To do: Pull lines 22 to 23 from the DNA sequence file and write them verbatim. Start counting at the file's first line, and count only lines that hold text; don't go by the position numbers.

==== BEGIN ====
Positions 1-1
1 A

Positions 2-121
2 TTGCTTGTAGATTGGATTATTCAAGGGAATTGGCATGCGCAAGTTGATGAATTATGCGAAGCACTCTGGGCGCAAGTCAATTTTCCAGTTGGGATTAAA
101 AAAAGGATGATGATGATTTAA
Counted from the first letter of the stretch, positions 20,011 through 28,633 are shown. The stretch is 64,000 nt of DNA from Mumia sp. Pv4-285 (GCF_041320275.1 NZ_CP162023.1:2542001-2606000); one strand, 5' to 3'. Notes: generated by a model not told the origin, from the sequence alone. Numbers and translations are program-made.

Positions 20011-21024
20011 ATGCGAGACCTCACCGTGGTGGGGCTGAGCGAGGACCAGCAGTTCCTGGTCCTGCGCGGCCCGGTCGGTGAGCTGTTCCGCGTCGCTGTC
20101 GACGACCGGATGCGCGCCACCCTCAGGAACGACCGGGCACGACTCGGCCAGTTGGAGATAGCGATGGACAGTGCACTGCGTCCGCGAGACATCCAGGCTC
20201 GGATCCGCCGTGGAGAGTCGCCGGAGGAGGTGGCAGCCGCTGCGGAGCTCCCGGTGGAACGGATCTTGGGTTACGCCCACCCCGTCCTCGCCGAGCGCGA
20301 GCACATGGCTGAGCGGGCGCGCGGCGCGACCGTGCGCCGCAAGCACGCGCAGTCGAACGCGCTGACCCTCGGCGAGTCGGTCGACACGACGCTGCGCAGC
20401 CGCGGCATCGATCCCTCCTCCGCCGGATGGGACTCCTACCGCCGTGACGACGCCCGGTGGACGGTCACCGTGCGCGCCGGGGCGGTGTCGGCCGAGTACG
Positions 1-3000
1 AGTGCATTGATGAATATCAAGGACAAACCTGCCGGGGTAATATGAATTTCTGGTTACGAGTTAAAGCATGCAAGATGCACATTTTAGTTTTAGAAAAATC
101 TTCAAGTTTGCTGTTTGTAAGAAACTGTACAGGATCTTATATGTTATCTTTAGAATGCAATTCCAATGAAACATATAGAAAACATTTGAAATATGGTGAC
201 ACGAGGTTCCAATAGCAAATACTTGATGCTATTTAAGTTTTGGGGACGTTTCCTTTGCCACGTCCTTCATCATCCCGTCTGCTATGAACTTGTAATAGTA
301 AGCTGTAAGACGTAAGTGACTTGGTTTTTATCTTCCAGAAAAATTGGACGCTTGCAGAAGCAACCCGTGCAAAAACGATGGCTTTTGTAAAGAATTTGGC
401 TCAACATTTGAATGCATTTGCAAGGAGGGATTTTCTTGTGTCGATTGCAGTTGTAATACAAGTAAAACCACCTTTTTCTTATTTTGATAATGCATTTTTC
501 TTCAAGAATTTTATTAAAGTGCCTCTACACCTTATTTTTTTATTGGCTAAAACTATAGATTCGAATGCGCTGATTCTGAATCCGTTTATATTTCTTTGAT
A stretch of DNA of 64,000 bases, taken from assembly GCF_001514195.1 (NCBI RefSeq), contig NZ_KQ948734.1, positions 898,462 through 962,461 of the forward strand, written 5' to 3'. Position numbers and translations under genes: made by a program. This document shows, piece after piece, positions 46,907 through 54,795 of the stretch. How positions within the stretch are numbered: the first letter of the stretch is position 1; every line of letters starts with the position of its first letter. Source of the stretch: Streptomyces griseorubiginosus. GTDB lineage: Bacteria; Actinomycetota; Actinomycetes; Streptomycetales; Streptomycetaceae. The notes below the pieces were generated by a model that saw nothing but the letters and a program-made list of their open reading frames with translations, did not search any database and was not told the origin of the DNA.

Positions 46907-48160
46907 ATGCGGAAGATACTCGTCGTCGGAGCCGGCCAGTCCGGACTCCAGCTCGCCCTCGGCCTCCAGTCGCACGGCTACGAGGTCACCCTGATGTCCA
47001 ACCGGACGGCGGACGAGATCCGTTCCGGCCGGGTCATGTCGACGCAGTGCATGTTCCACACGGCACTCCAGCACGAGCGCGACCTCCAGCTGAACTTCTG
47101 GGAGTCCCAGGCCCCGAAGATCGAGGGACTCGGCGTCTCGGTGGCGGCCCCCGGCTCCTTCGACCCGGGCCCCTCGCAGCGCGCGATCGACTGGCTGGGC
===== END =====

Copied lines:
46907 ATGCGGAAGATACTCGTCGTCGGAGCCGGCCAGTCCGGACTCCAGCTCGCCCTCGGCCTCCAGTCGCACGGCTACGAGGTCACCCTGATGTCCA
47001 ACCGGACGGCGGACGAGATCCGTTCCGGCCGGGTCATGTCGACGCAGTGCATGTTCCACACGGCACTCCAGCACGAGCGCGACCTCCAGCTGAACTTCTG